The price hawks of the oil producers' cartel called today for Saudi Arabia, the leading moderate, to cut its production so that OPEC can impose still higher prices without fear of being undersold.
The oil ministers of the 13 member nations of the Organization of Petroleum Exporting Countries opened talks here today that are aimed primarily at establishing a unified price for OPEC oil and restoring some measure of unity among the producing countries.
Recent price increases have pushed the average cost of a barrel of OPEC oil to $31, a $5.50 increase since the first of the year, but the prices charged by OPEC member countries vary widely, from Saudi Arabia's $28 a barrel to more than $38 for Algerian oil.
Algerian President Chadi Benjedid, in today's opening session, warned that OPEC nations "should avoid flooding the market since that would only benefit the multinational oil companies."
It was a clear call to Saudi Arabia, whose 9.5 million barrels a day represents more than a third of all OPEC production, to stop supplying oil in such large quantities and at the relatively low priced of $28.
But there seems to be rising price resistance now that Western Europe has a record stock in storage of about four months' comsumption. The volatile spot market in oil not tied up in long-term contracts has virtually dried up for lack of buyers even though Iran is producing very little for export.
Estimates of the current surplus in the market -- the amount that is not needed for immediate consumption -- range as high as 2 million barrels a day.
Saudi Oil Minister Ahmed Zaki Yamani is nevertheless refusing to discuss production cuts as long as the others keep pushing for prices that he says are "not reasonable." Asked in the lobby of the Aurassi Hotel, the conference site, whether his country would lower production, Yamani replied, "Why should we?"
One of the main reasons for the surplus in the oil market is that recession seems finally to be having its long-awaited effect, reducing energy demand. Yamani has been arguing for some time that OPEC could bring about a recession by demanding excessive prices.
Venezuelan Oil Minister Humberto Calderon Berti said he thought achieving unified prices here would be "impossible." Yamani said yesterday that he was "very pessimistic" about price unity.
Under these circumstances, the compromise base price of $32 a barrel proposed by Iraq on the eve of the conference seems to have little hope of acceptance. The crazy quilt of OPEC prices in force for the past 18 months is likely to continue at least until an OPEC summit meeting scheduled to be held in Iraq in November.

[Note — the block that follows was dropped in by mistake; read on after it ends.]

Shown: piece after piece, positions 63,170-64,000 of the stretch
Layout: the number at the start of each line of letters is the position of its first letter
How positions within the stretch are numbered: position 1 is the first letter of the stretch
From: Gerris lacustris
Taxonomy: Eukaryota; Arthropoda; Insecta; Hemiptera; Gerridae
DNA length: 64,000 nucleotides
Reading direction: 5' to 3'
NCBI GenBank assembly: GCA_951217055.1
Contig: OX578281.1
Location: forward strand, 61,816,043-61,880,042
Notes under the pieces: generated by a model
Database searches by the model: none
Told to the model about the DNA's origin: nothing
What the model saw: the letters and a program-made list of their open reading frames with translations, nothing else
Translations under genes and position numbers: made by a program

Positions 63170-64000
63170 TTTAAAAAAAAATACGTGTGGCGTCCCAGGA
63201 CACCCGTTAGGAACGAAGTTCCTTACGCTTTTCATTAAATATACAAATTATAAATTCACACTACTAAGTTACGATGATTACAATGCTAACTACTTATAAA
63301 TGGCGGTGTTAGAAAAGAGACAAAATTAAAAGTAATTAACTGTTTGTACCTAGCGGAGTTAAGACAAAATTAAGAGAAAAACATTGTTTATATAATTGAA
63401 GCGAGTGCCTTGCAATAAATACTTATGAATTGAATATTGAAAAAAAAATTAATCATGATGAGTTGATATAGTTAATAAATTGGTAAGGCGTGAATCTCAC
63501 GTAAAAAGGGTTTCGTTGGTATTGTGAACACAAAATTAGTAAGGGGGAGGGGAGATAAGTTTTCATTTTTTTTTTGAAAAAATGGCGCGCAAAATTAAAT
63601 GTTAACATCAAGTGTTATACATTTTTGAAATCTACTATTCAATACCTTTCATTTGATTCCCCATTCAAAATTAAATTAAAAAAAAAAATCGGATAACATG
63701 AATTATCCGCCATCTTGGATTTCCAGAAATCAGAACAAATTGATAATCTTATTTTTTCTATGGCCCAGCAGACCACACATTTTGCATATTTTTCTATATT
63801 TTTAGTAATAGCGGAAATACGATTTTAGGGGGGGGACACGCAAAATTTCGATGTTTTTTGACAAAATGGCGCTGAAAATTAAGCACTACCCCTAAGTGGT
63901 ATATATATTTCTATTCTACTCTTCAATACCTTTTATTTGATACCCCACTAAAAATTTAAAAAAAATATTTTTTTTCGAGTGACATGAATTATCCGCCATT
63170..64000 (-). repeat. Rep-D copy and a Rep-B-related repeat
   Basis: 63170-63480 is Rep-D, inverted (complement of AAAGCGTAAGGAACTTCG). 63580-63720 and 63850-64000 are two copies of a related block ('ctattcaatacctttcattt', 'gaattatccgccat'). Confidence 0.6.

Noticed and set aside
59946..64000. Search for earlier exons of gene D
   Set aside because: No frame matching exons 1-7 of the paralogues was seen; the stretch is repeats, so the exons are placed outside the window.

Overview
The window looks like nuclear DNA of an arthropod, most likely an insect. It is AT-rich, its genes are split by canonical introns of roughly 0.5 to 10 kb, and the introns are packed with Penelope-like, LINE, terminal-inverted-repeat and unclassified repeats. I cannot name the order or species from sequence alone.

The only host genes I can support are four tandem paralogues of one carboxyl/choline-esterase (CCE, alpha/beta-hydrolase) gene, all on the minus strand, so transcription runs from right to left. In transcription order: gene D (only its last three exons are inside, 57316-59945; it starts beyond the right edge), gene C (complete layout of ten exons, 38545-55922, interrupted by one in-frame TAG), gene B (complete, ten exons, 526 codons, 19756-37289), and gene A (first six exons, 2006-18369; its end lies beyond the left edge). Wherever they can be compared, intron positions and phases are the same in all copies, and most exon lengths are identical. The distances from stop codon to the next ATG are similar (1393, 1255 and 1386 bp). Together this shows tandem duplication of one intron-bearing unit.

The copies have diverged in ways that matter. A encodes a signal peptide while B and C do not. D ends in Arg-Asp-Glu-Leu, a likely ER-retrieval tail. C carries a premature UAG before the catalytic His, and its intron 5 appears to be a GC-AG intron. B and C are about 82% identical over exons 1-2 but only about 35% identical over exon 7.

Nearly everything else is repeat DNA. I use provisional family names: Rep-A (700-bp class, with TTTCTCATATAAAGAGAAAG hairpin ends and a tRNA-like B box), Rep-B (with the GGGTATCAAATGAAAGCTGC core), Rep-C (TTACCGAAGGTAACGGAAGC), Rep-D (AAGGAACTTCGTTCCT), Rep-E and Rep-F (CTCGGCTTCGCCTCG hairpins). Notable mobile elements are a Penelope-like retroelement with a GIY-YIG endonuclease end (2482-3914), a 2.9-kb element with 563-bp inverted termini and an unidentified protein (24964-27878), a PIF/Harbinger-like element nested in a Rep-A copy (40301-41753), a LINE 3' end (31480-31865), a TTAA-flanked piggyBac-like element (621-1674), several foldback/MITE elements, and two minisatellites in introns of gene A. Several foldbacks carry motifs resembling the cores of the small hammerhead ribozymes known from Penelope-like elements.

Failure to reestablish unified OPEC prices puts in doubt the adoption of a long-term price strategy that has been under negotiation for several months. The idea was to provide the industrialized West with a predictable oil price formula under which prices would be raised quarterly to reflect inflation, the fluctuation of major currencies and the real economic growth rate of the Western world.
Ratification of that arrangement was to have been the major business of the OPEC meeting in Baghdad. But the leading price hawks -- Algeria, Libya and Iran -- have been dragging their heels.
Observers believe that Iran's real objection is to the holding of a summit meeting in Baghdad that might enhance the prestige of Iraqi President Saddam Hussein, who has used almost every short of outright war to undermine the Islamic revolutionary government in Tehran.
Iraq's emergence as a leading oil price moderate at the side of Saudi Arabia is generally seen as an attempt to undercut the effects of Iran's virtual disappearance from the oil marketplace. Iran's exports are generally thought to be hovering around 500,000 barrels a day, down from a post-revolutionary high of about 4 million barrels and well below the 6 million barrels produced before the overthrow of the shah.
Between them, the Saudis and Iranquis have largely taken up the slack. Iraqi production is now approaching 4 million barrels a day.
In another move that seemed to raise little general enthusiasm, Chadli demanded that the price of natural gas be raised drastically to meet the price of equivalent amounts of petroleum. It is a view shared by Iran, which also has huge amounts of gas and dwindling oil reserves.
Algeria has been meeting so much resistance to its efforts to raise gas prices that its main customer, El Paso of Texas, has stopped accepting shipments of Algerian liquefied natural gas.
Alternate customers such as the French national gas company have also been hanging back, and the Algerian energy minister, Belkacem Nabi, appears to be in trouble since his attempts to double Algeria's gas revenues have resulted in cutting the income to almost nothing.
The OPEC members who have no heavy interest in gas seem to think they have enough problems controlling the oil market.
Instead of endorsing the Algerian call for higher gas prices, one of the other ministers simply said it might be a nice idea if the big gas producers got together and formed an OPEC of their own for natural gas.